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An Introduction
What Celia Sees
An Introduction by the Hon. Mrs. Griffiths
Preface: To The Reader
Wiltshire and Dorset
Bath via Warminster
Berkshire and Oxfordshire
Hampshire, Berkshire and Surrey
Moving to London
Buckinghamshire, Oxford and Chichester
To Herefordshire
Hampshire and......
Hampton Court
1697 Tour: London to Yorkshire
1697 Tour: York and Scarborough
1697 Tour: Hull to Chatsworth
1697 Tour: The Peak District
1697 Tour: Coventry to London
1697: Through Kent to Canterbury and Dover
1697: Tunbridge Wells and Rye
1698 Tour: London to Bury St Edmunds
1698 Tour: Cambridge to Lichfield

A journey I went into the New fforest in Hampshire to Ffarnum 3 8 mile, there we go by Aberstone the Duke of Boltons house, stands on ye Side of a hill where are ffine Gardens and much ffruite. From Ffernum you see the Castle wch is ye Bishops of Winchesters house, its a large building; thence you go to Alton 7 mile, thence to Alsford 7 mile more, you go along on the hills in sight of the River all wch gives name to those places, its a good Chaulkey way. Thence to Winchester 7 mile-in one mile off the town is Woolsey yt was formerly ye Bishops house, a large Rambling building like a little town, this is on Maudline hill whereon a Considerable ffaire is kept neare Michelmas, ye Traffique mostly hopps which yt Country produceth good and Cheese-its noted for a vast many of Waines from Severall parts especially from the West Country.

Winchester is a large town was once ye metropolis, there is a wall Encompassing it with severall Gates; the streetes are pretty good, Large and long, ye buildings but Low and old, only some few in the Close wch are new built of the Doctors houses by ye Colledge and the Church. Ye Deans house is a good old house, timber buildings; there are some of the roomes Lofty and large, a dineing, drawing room and bed Chamber very good; a long Gallery runns through the house and opens into the Garden by a Descent of Severall Stone stepps. Ye Garden is but small-there are Green and gravel walkes higher and Lower, but its all in an old fashion'd form but neately kept and severall Curiosityes in potts of flowers and greens. The Bishops palace stands in a Low Ground or Watry Meadow, its a timber building but so unpleasant that the Bishop lives not at it but at Ffarly Castle about 20 mile off.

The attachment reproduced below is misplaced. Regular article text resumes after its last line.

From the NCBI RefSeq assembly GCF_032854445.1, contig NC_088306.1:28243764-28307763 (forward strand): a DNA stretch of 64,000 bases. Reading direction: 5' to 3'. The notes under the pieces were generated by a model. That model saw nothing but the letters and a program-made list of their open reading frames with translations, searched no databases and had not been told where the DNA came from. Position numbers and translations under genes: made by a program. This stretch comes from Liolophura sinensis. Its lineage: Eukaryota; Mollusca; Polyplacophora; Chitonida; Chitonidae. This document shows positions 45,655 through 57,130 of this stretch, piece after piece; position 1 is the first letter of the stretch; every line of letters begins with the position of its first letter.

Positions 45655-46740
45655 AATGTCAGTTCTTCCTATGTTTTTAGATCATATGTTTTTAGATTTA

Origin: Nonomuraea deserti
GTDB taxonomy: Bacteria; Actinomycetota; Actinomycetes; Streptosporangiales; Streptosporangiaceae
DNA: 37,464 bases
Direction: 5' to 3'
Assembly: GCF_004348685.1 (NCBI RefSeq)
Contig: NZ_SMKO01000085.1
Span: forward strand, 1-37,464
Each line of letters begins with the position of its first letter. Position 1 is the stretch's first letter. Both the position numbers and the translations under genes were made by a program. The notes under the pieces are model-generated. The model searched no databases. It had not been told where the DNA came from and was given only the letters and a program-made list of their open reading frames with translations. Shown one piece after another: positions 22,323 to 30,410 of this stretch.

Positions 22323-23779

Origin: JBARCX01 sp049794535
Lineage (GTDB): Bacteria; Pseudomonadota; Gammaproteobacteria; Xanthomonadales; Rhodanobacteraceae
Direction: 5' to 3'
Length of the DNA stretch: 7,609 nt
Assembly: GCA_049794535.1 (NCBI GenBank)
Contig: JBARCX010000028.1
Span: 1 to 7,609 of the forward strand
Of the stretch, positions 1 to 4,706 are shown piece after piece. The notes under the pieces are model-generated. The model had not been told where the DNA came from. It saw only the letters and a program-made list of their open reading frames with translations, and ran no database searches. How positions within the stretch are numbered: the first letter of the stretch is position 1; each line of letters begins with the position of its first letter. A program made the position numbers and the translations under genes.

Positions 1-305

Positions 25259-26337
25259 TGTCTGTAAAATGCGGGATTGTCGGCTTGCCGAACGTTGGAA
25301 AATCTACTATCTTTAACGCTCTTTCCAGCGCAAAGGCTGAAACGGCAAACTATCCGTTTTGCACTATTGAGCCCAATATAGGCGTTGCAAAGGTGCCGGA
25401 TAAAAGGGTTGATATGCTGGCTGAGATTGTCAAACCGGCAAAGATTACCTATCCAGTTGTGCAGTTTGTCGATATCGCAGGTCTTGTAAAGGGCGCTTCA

The Cathedrall at Winchester is one of ye biggest in England and is to be admired for its Largeness, not its neatness or Curiosity, there is an ascent of 20 steps up to the quire that is finely Carved in ye wood, and on the top all round stands in ffine painted Chests the bones of the Kings of England yt were buried there; for Winchester was the Regal Citty wch now it has lost, as also a peculiar art of dying ye best purples. In the Church there are no good Monuments worth notice, the body of the Church is very large, ye Steeple Lookes Noble, but ye Spire is not a neare so high as Salisbury. In the town is a new building begun by K. Charles the Second for a Palace when he Came to hunt and for aire and diversions in the Country. I saw ye Modell of it wch was very fine and so would it have been if ffinished; but there is only ye outside shell is set up, there were designed fine apartmts and two Chapples but its never like to be finish'd now.